1. Apart from possible adverse effects of medications, can acute asthma by itself be dangerous for the fetus?
Yes it can. Acute asthma causes lack of oxygen in the mother’s blood, and thus the fetus also suffers from lack of oxygen, sometimes more than the mother. While the fetus can tolerate this lack for some time, the same kinds of damage can be done that a lack of oxygen can produce during delivery: varying degrees of brain damage.
2. Did most of the asthmatic women you looked at tend not to take their maintenance medication during their pregnancy, at least at the beginning?
In our experience in Finland, if women are not specifically encouraged to do so by their doctors, they are overcautious, especially at the beginning, and tend not to take appropriate asthma medication. Unfortunately, many women are in fact discouraged from taking medication by doctors and nurses – who also tend to be overcautious. These are the same people who would never tell a diabetic patient not to take their medication during the first three months of pregnancy, yet this is often the instruction given to an asthmatic woman. It is not as though asthma can go untreated without consequences, just as in diabetes. Not taking antiinflammatory drugs greatly increases the risk of acute asthma.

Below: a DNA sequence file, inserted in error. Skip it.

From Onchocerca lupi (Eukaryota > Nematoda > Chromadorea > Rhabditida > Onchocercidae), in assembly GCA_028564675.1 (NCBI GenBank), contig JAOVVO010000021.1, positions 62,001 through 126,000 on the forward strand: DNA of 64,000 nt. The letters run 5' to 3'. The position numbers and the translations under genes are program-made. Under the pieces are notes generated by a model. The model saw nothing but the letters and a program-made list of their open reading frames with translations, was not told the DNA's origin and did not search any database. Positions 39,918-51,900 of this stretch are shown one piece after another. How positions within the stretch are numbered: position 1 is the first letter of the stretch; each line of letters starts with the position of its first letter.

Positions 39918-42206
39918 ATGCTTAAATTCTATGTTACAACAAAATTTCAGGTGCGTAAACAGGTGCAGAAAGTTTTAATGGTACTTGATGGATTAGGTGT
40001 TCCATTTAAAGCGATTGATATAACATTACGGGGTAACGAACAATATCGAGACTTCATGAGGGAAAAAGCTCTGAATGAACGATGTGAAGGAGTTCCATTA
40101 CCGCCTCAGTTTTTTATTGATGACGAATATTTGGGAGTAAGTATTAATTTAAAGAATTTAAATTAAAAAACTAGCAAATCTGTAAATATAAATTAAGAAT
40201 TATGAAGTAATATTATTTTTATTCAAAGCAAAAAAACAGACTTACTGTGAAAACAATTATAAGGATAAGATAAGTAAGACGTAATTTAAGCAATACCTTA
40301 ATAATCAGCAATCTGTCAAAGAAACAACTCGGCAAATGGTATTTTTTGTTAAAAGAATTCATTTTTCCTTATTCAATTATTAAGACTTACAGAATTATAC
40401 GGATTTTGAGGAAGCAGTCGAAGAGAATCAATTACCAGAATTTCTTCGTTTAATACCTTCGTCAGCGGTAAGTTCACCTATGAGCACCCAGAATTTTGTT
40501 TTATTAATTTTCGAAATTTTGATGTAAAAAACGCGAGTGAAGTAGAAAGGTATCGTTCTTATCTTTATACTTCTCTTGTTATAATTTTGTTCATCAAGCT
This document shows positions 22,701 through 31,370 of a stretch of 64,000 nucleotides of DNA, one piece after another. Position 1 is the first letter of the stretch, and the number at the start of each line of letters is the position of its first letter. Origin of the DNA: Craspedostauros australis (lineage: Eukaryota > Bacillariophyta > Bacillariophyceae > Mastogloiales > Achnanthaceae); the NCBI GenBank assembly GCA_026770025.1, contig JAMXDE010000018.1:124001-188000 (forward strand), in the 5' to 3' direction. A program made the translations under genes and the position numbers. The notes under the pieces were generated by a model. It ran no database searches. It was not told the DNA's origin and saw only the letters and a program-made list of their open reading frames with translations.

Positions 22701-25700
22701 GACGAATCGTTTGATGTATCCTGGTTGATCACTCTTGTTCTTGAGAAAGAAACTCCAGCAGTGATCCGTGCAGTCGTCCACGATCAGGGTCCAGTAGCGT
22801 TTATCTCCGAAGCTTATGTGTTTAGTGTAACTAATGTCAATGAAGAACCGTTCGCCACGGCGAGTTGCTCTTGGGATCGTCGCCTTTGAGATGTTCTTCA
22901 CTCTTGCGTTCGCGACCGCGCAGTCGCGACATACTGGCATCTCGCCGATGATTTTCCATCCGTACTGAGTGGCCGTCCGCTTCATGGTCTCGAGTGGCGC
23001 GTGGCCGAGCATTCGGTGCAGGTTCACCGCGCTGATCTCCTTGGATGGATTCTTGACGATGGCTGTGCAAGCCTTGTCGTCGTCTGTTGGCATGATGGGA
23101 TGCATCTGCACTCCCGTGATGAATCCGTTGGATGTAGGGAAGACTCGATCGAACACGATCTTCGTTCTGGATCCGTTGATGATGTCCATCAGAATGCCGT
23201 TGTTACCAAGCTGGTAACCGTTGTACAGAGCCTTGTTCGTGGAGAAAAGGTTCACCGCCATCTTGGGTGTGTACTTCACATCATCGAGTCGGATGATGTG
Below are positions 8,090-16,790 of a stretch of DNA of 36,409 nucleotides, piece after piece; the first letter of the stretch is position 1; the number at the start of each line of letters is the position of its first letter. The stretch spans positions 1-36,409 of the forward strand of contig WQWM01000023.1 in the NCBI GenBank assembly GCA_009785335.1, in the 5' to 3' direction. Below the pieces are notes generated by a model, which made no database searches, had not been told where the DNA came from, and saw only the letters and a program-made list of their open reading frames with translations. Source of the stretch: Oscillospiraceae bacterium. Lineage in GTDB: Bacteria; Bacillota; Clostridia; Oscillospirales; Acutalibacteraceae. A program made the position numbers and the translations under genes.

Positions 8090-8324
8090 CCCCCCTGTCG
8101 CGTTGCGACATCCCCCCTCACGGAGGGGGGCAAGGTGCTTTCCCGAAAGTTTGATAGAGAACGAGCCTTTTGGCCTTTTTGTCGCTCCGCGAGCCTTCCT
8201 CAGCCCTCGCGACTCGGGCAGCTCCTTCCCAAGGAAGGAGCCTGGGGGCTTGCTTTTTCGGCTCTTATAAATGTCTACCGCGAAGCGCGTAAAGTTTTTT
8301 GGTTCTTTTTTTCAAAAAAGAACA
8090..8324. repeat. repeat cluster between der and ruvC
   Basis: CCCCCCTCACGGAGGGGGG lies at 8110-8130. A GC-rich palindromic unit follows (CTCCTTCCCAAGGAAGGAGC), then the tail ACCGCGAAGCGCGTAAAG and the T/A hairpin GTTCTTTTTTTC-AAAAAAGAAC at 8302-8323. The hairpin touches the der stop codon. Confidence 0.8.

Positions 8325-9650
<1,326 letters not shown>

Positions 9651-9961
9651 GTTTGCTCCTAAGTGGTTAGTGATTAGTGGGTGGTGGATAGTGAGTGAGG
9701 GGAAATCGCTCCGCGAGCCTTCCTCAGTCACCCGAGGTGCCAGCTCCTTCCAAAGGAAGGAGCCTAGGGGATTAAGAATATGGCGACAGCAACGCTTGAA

3. Are there any typically-prescribed asthma drugs that should definitely not be taken during pregnancy?
No. If possible, inhaled drugs should be preferred during the first three months but it is very important to keep the asthma well controlled, even if this means taking oral prednisone.
4. Do you know what accounts for the higher rate of pre-eclampsia in the asthmatic women?
Not really. We do know that the more severe the asthma, the greater the risk of pre-eclampsia, but we don’t know whether it is the asthma or the drugs that cause this effect. Well-controlled asthma does not generally result in pre-eclampsia. However, it should be noted that the overall difference in risk for pre-eclampsia in asthmatic vs. non-asthmatic women, while statistically significant, is still quite modest. Also, pre-eclampsia can be very effectively treated.
5. What are the possible risks connected with asthma that account for the high incidence of elective caesarian sections in asthmatic women?
The only real risk is having acute asthma, or very severe symptoms, during delivery. We have seen this only rarely – three or four times in all of the approximately 700 women we have followed to date. Caesarian sections are done only if the asthma has been left totally uncontrolled in the weeks before delivery – if the mother has not been taking her medication. But obstetricians are generally very aware of this possibility, and can evaluate a patient very well. Obviously, acute asthma during labour should be avoided at all costs.
6. Does labour aggravate asthma, especially if you have exercise-induced asthma?
No. However, if symptoms do occur during delivery, using a bronchodilator for relief is always an option. But very few women end up requiring even this. Again, this happens only very rarely if asthma is well controlled.